Showtime Puts Muni Bonds in Spotlight (Includes Spoilers)
Showtime Puts Muni Bonds in Spotlight
When you think of Hollywood and its glitz, glamour and sex. Municipal bonds are probably the furthest thing from your mind. However, thanks to the folks at Showtime, municipals bonds are under the same bright lights that have illuminated the likes of Marilyn Monroe, Steve McQueen and Audrey Hepburn.
For the past few weeks on the hit Showtime program “Billions”, municipal bonds have provided a tantalizing storyline. The anti-hero of the show, Bobby Axelrod, has been pursuing a municipal bond play. Bobby’s firm, Axe Capital, has purchased all of the distressed debt of a small town in upstate New York – Sandicot. He has been lead to believe that the town is the future location of a new casino and the municipal bonds will greatly appreciate in value due to this news. Axe Capital aggressively buys up the city’s debt, portrayed as approximately $500 million, in anticipation of the coming casino.
Loosely Based in Reality
While I am certainly pleased to see muniland have some time in the spotlight, the writers of this hit TV show really gloss over the nuances of municipal market to drive their narrative. A few things come to mind:
First, Sandicot is painted as a sleepy town with little to offer the world but large patches of dirt primed for rows and rows of one-armed bandits. It would surprise me greatly if a modest town like that was able to rack up half a billion dollars in debt. Atlantic City, by comparison, has only been able to rack up $240 million in bonded debt and that was after Casino development and decades of overspending as revenues declined. (ACs overall debt balloons to $500MM if you include tax appeals)
Second, once Axe Capital decides to take on the town’s debt, how do they go about buying the bonds? The story goes that Axe Capital purchased the bonds for pennies on the dollar, after being tipped off by the town’s upstanding mayor. But from whom? The majority of municipal debt is held by a large number of individual investors. How was Axe able to convince all of them sell at such a massive discount? Even if he was able to issue a tender offer, bondholder participation is usually low, and it would take months, if not longer to get all the bondholders to respond. The other possibility is to assume that a bond mutual fund or insurance company was the majority holder of Sandicots debt. When a large vulture fund came calling for Sandicot bonds out of the blue, shouldn’t that have raised a red flag? I’d like to give our fund managers more credit and believe that they would be aware of potential credit positive news for Sandicot.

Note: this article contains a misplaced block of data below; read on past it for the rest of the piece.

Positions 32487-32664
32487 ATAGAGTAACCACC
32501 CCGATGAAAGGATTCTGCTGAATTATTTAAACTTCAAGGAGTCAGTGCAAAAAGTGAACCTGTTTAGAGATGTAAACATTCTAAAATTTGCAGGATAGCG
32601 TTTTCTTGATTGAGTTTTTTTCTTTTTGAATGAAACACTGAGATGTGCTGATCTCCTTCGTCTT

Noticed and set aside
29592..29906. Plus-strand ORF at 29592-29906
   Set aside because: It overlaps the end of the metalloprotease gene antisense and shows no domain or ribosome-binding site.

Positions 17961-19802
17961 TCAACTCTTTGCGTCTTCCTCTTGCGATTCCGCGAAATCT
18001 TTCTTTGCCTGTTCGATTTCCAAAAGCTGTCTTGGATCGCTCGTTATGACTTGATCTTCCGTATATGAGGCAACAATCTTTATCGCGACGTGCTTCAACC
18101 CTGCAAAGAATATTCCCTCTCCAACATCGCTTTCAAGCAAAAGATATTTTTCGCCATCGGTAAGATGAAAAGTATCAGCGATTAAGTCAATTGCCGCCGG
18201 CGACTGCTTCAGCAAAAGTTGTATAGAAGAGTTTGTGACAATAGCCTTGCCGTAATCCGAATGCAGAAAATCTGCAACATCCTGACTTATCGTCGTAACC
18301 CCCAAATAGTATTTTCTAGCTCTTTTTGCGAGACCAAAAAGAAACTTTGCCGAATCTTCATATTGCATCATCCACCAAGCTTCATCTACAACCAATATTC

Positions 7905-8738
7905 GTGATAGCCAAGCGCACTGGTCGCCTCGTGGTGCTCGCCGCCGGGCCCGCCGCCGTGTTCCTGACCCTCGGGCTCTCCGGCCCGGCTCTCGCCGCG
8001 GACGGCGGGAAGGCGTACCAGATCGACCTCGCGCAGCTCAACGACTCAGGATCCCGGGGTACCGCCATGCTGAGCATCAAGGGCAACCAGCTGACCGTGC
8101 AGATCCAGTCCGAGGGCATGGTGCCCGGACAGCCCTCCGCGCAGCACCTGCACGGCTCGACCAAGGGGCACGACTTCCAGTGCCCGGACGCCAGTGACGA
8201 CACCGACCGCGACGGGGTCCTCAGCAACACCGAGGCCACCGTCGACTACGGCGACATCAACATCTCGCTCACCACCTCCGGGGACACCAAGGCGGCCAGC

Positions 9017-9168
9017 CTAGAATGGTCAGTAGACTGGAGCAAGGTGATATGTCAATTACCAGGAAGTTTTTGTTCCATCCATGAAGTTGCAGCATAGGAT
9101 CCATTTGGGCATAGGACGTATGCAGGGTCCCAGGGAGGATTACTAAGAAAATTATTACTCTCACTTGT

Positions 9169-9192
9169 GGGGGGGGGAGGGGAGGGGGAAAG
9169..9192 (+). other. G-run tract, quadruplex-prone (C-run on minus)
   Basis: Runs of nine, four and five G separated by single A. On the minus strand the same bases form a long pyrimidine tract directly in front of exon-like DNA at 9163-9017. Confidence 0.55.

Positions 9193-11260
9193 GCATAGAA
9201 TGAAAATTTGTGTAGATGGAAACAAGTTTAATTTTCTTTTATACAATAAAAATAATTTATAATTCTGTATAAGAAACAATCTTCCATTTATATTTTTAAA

If Only it Were This Easy
It is eventually revealed that the casino is not actually headed for Sandicot, leaving Axe holding the town’s distressed municipal debt. In an attempt to recoup his investment, Axe ‘forecloses on the town’ taking ownership of all possessions of value that the city has- their buildings, land, and even an original Remington Bronco Buster sculpture. The idea that bondholders could instantly take possession of a town’s assets is a far-fetched premise as well. If it were that easy and feasible ACA Financial would have taken over City Hall in Buena Vista, VA a long time ago.
For starters, Sandicot would need to stop making their debt service payments before Axe could even start recovery proceedings. There was no mention that the city was in default on its debt, but we can assume that given the “pennies on the dollar” level that the bonds were trading at, that they had. Also, most general obligation pledges are backed by the full faith and credit taxing authority of the city and there is no attempt by the city to raise taxes before allowing Axe Capital to seize the city’s property. If Sandicot was in financial trouble, the city could choose to sell possessions to pay debt service, but a bondholder, even a majority holder could not force a city to turn over its assets. At the very least they would need a court approval, which would take months of legal proceedings.
Now it turns out that the casino deal did not end up going to Sandicot. But, let’s imagine for a moment that it did. It would take years for the casino to be built and even more years of proof of tax collection to generate a significant positive pop in the value and/or credit rating of Sandicot’s bonds. To say this would be a long term play would be a significant understatement. A multi-billion dollar hedge fund whose first idea to save their quarter is a billion dollar three day currency squeeze turning to a multi-year municipal bond infrastructure play as a second option is almost laughable.
I understand that the writers are tasked with telling a compelling story. They have no doubt accomplished this as evident from their many fans, myself included. For the same reasons scientist feel the need to tell us that Jurassic Park could never happen, or Google feels the need to tell us that they are not Skynet, I feel the need to say the Sandicot story would never happen. Billions, thank you for a gripping drama and thanks for including municipal bonds in the sexy world of Hollywood in a way even Jim Lebenthal would have thought improbable but missed the mark on the muni market.